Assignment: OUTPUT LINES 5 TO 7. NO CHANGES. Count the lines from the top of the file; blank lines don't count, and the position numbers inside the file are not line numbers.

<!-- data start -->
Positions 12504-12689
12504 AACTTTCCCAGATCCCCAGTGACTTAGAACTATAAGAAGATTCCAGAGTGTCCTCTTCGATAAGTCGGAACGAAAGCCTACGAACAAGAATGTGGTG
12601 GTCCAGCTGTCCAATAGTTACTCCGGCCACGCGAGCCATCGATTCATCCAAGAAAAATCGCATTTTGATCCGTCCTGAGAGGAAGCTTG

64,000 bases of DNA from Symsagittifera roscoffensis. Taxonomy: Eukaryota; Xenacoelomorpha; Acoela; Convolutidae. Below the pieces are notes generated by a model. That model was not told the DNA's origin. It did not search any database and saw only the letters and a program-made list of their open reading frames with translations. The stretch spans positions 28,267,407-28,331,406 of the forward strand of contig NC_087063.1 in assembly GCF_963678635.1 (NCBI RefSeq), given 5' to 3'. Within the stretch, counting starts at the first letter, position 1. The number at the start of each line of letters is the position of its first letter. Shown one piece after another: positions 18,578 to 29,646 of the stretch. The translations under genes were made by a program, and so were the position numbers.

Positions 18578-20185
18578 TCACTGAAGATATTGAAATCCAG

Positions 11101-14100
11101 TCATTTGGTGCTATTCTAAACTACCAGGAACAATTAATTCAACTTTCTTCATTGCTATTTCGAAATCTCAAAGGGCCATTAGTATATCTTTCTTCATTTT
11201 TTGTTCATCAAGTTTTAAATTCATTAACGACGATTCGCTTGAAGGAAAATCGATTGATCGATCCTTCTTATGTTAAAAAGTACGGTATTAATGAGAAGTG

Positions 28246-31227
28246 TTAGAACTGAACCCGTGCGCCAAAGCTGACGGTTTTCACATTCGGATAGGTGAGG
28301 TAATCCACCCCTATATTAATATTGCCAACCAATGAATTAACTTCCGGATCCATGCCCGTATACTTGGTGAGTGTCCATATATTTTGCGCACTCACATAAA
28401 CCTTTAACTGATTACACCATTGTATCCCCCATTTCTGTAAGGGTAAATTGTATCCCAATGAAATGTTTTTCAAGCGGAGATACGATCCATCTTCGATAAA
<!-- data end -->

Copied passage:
Positions 18578-20185
18578 TCACTGAAGATATTGAAATCCAG

Positions 11101-14100